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Altering Activity of Brain Development Gene Cdk5 Causes Breakdown in Autophagy, Prompting Hyperactive Innate Immunity Attack That Destroys Dopamine-Releasing Neurons in Fly Brains; Similar Process May Occur in Several Neurodegenerative Diseases

In a study of fruit flies, NIH scientists sugges that the body's immune system may play a critical role in the damage caused by aging brain disorders. The results are based on experiments in which the researchers altered the activity of Cdk5, a gene that preclinical studies have suggested is important for early brain development and may be involved in neurodegenerative diseases, such as Lou Gehrig’s disease (ALS), Alzheimer's, and Parkinson's disease. Previously, they found that altering Cdk5 sped up the genetic aging process, causing the flies to die earlier than normal and have problems with walking or flying late in life and greater signs of neurodegenerative brain damage. In the current study, published in the January 2, 2019 issue of Cell Reports, the researchers suggested that altering Cdk5 resulted in the death of dopamine-releasing neurons, especially in the brains of older flies. Typically, Parkinson's disease damages the same types of cells in humans. Further experiments in flies suggested the neuron loss happened because altering Cdk5 slowed autophagy, a cell's waste disposal system that rids the body of damaged cells in a contained, controlled fashion, which, in turn, triggered the immune system to attack the animal's own neurons. This immune system attack is a much "messier" and more diffuse process than autophagy. Genetically, restoring the waste system or blocking the immune system's responses prevented the reduction in dopamine neurons caused by altering Cdk5. The authors concluded that this chain reaction in which a breakdown in autophagy triggers a widely destructive immune reaction may occur in human brain during several neurodegenerative disorders and that researchers may want to look to these systems for new treatment targets and strategies. The open-access Cell Reports article is titled “Hyperactive Innate Immunity Causes Degeneration of Dopamine Neurons Upon Altering Activity of Cdk5.” The senior author of the article is Edward Giniger, PhD, Senior Scientist, NIH's National Institute of Neurological Disorders and Stroke (NINDS).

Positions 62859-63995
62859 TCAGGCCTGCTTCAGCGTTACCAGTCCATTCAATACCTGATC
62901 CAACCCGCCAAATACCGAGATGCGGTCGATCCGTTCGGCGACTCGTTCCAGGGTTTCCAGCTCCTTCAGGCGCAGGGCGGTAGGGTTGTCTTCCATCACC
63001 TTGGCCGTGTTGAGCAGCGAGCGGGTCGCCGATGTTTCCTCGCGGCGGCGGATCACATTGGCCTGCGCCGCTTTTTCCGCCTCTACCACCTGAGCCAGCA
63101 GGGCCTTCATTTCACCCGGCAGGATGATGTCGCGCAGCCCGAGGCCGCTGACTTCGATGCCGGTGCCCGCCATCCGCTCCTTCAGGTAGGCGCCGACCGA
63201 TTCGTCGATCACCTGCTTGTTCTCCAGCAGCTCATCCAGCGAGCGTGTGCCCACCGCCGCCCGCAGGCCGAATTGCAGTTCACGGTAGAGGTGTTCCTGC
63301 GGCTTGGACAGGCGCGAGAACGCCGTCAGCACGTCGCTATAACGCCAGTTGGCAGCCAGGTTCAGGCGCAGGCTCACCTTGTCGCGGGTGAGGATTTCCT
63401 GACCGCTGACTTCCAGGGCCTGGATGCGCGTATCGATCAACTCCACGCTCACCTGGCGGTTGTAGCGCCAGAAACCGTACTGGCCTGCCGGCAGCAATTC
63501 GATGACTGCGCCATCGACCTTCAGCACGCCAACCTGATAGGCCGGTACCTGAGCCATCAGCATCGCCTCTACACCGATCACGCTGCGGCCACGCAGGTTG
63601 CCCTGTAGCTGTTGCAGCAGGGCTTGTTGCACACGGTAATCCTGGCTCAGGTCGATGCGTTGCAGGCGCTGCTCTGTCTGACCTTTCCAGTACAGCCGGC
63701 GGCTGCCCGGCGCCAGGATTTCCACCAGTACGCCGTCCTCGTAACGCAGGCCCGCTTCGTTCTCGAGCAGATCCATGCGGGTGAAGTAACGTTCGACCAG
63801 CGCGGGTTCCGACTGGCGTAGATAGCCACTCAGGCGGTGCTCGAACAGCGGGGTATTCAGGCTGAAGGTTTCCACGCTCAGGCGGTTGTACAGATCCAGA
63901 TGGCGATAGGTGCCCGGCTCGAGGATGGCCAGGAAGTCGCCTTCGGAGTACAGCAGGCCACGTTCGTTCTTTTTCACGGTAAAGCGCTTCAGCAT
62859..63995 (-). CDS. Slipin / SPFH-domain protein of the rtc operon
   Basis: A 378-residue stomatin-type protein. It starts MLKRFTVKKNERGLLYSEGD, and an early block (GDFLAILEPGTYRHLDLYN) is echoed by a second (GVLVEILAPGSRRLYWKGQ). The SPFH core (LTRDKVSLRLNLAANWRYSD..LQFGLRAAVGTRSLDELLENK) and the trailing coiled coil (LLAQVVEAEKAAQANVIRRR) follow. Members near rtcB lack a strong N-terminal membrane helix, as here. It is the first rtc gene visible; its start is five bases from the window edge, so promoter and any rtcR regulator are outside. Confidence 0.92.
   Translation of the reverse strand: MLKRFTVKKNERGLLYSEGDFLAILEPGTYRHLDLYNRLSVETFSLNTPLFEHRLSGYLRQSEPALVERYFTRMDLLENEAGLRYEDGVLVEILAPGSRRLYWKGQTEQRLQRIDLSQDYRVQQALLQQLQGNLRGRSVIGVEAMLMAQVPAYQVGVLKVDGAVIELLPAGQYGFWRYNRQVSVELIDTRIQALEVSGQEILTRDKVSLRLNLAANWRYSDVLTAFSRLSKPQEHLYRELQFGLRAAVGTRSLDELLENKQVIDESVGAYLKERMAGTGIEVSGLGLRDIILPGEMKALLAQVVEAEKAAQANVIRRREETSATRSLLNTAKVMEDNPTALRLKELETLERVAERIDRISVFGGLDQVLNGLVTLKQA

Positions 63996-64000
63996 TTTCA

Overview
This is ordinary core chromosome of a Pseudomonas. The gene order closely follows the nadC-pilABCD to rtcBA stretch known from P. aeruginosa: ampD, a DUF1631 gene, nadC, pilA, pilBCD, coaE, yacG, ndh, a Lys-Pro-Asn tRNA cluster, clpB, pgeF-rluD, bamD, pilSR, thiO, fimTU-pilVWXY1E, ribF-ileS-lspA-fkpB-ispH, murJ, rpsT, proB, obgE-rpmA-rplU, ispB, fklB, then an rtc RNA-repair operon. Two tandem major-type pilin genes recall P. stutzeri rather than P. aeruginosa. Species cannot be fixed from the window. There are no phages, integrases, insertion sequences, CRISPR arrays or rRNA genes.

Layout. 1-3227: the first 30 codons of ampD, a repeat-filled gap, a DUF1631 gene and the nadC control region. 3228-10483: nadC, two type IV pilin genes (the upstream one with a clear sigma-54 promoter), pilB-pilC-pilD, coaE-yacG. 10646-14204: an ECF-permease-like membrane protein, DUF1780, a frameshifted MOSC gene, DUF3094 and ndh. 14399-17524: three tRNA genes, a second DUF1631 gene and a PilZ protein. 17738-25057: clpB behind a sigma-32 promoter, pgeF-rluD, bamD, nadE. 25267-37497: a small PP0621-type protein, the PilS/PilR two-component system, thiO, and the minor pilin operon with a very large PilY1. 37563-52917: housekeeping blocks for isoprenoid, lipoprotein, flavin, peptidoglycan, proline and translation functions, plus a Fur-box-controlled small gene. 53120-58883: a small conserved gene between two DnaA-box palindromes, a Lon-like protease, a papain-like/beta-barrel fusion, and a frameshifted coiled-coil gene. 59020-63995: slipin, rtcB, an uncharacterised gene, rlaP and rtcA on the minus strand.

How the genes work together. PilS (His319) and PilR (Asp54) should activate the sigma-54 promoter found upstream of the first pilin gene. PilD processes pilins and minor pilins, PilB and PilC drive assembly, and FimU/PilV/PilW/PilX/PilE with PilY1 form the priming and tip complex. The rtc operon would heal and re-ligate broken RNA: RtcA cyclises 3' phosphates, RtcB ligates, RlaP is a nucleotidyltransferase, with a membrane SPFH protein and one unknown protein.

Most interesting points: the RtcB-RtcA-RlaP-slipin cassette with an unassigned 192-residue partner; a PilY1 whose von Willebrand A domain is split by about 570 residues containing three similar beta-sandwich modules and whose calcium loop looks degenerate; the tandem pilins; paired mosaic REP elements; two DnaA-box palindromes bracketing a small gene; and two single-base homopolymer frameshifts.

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In a study of flies, NIH scientists showed how the immune system may be a culprit in the damage caused by aging brain disorders. (Courtesy of Giniger lab, NIH/NINDS).

[Press release] [Cell Reports article]